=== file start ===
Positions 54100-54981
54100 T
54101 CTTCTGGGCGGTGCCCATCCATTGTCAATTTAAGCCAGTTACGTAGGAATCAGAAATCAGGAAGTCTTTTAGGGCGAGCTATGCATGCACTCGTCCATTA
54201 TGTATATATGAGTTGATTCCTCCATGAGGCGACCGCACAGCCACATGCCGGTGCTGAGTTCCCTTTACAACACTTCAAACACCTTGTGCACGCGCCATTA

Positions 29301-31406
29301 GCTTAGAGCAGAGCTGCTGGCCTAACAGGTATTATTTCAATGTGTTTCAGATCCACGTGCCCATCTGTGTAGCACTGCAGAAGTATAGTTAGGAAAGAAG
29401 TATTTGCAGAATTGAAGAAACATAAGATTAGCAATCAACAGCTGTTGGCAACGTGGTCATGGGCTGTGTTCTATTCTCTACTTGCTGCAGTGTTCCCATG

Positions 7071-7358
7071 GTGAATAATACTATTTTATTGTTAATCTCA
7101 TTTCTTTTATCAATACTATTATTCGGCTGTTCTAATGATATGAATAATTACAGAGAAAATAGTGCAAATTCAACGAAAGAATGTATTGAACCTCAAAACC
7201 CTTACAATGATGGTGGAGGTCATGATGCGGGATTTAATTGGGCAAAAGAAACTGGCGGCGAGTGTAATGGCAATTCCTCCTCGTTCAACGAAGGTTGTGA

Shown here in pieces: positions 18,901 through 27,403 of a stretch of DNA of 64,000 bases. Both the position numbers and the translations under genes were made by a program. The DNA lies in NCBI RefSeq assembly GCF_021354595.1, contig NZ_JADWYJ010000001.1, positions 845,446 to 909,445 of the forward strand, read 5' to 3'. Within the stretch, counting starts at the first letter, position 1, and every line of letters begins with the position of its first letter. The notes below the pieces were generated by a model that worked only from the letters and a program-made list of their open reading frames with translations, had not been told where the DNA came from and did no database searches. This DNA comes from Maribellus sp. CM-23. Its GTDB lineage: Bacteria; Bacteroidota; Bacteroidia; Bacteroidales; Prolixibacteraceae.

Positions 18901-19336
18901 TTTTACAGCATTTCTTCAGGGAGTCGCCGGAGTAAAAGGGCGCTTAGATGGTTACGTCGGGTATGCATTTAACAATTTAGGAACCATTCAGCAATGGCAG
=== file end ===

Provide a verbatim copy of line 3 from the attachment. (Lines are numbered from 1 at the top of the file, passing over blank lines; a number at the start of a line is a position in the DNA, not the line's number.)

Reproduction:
54101 CTTCTGGGCGGTGCCCATCCATTGTCAATTTAAGCCAGTTACGTAGGAATCAGAAATCAGGAAGTCTTTTAGGGCGAGCTATGCATGCACTCGTCCATTA